Thursday, July 11, 2013

MERS & California Homeowner Bill of Rights


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Home » Newsletters » July 2013 Foreclosure Newsletter Covers Litigation Under Homeowner Bill of Rights, Recent Cases
In July 2012, California Governor Jerry Brown signed the Homeowner Bill of Rights (HBOR).[1] 
This landmark legislation was created to combat the foreclosure crisis and hold banks accountable for 
exacerbating it.[2] HBOR became effective on January 1, 2013, on the heels of the National Mortgage 
Settlement.[3] This article provides an overview of the legislation, the developing case law, and related 
state-law causes of action often brought alongside HBOR claims. Finally, the article surveys common, 
HBOR-related litigation issues.  Continue Reading

<Excerpts>

  1. 1.    Assignments of the deed of trust
Only the holder of the beneficial interest may substitute a new trustee or take action in the foreclosure process. A beneficiary’s assignee must obtain an assignment of the deed of trust before moving forward with the foreclosure process, by recording a notice of default, for example.[37] HBOR codified this requirement in Civil Code Section 2924(a)(6).[38] Courts have allowed wrongful foreclosure claims to proceed when borrowers specifically alleged that the lender is not the current beneficiary under the deed of trust.[39] Courts in California have allowed claims that servicers backdated assignments to reach the trial stage.[40] California law, however, does not require the assignment to be recorded.[41]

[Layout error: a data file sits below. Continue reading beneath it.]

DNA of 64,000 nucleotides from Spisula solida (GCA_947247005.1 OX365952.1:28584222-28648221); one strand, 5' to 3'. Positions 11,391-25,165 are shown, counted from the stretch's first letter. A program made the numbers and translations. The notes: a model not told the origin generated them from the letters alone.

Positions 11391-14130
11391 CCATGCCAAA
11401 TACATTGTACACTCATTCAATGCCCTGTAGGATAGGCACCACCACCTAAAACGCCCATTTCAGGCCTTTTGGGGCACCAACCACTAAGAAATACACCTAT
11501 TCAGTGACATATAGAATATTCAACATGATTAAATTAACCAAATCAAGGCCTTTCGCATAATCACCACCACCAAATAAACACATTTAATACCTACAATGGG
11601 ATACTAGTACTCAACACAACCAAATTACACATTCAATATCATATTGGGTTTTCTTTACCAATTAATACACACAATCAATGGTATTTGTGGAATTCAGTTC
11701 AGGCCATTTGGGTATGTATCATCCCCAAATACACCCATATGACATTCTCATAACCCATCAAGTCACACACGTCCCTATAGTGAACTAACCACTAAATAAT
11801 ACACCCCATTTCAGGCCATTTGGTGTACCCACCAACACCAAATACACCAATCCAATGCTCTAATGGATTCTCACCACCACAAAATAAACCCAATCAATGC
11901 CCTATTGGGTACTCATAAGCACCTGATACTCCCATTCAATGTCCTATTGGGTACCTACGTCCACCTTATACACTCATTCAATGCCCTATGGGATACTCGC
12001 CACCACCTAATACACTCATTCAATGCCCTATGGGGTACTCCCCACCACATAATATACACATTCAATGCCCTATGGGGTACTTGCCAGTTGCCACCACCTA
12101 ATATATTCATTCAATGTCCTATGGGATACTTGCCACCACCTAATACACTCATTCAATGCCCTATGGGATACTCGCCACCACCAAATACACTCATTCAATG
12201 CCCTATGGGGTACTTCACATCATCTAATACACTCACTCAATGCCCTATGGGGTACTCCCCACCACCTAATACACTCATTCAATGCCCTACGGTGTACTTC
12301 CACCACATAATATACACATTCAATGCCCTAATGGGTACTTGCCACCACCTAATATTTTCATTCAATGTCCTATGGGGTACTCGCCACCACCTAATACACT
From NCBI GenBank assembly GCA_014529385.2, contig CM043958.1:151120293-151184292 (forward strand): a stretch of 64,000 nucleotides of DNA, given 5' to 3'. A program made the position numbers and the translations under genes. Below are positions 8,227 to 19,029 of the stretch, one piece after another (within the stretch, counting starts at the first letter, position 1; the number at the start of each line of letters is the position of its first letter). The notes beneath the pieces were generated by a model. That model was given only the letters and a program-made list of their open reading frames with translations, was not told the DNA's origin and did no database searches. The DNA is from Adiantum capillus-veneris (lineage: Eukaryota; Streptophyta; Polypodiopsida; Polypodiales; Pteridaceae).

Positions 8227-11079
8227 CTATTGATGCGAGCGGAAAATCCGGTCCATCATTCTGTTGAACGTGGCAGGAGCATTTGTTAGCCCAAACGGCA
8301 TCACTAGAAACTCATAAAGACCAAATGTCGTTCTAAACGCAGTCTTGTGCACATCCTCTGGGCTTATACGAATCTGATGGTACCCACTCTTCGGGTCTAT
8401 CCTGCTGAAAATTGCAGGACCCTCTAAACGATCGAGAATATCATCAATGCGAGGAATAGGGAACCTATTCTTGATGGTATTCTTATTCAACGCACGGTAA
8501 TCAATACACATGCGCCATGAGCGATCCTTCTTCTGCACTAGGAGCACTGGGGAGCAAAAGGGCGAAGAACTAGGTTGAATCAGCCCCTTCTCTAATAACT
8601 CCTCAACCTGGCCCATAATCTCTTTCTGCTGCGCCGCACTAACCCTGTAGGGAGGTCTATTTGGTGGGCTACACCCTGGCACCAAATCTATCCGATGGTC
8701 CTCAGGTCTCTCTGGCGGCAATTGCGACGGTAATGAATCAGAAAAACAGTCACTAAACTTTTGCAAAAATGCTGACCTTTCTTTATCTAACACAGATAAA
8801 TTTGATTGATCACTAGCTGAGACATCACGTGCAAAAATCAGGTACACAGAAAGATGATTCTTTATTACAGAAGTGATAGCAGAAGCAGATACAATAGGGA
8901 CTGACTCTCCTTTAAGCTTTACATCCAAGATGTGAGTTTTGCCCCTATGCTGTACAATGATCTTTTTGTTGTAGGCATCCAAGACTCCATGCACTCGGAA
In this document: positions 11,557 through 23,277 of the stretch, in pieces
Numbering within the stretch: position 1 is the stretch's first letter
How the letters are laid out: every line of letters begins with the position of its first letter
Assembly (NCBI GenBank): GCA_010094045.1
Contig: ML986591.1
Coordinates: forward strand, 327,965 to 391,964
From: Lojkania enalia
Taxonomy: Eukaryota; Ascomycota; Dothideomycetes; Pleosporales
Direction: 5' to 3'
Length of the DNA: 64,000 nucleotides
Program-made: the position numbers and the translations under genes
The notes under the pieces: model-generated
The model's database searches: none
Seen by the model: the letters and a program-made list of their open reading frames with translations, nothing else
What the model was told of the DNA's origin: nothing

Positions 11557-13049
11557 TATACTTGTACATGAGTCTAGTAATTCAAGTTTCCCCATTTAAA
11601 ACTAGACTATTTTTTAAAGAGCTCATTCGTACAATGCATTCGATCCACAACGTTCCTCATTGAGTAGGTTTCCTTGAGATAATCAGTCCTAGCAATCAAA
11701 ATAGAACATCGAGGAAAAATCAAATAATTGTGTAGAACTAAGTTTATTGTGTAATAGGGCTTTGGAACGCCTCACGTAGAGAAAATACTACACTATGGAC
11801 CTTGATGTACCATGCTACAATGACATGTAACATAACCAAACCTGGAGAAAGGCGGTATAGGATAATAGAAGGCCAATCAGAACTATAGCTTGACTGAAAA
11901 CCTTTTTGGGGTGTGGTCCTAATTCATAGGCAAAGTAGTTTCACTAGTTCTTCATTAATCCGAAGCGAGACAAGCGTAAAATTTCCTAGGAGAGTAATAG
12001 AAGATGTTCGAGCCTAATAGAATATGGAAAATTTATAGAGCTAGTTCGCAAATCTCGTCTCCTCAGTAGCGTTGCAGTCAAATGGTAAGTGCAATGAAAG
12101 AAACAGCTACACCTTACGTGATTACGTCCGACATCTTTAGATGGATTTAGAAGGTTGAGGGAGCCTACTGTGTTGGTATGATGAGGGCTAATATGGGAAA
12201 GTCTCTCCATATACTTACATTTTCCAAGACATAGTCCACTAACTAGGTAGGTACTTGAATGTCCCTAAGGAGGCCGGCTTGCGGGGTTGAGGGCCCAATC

Cases alleging that MERS may not assign the deed of trust have also generally failed. California law is clear: once a beneficiary signs the deed of trust over to MERS, MERS has the power to assign the beneficiary’s interests (as the beneficiary’s nominee or agent).[42] However, if a borrower alleges that a signer actually lacked an agency relationship with MERS, that issue can reach the discovery or trial stage.[43]
  1. 2.    Possession of promissory note
Challenges based on possession of the note have generally not been successful because assignees need not demonstrate physical possession of the promissory note to foreclose in California.[44] However, borrowers may succeed if they allege specific facts claiming a servicer lacked authority to foreclose.[45]
  1. 3.    Substitutions of trustee
Only the original trustee or a properly substituted trustee may carry out a foreclosure, and unlike assignments of a deed of trust, substitutions of trustee must be recorded.[46] Without a proper substitution of trustee, any foreclosure procedures (including sales) initiated by an unauthorized trustee are void.[47] Courts have upheld challenges when the signer of the substitution may have lacked authority or the proper agency relationship with the beneficiary.[48] Courts have also allowed cases to proceed when the substitution of trustee was allegedly backdated.[49]

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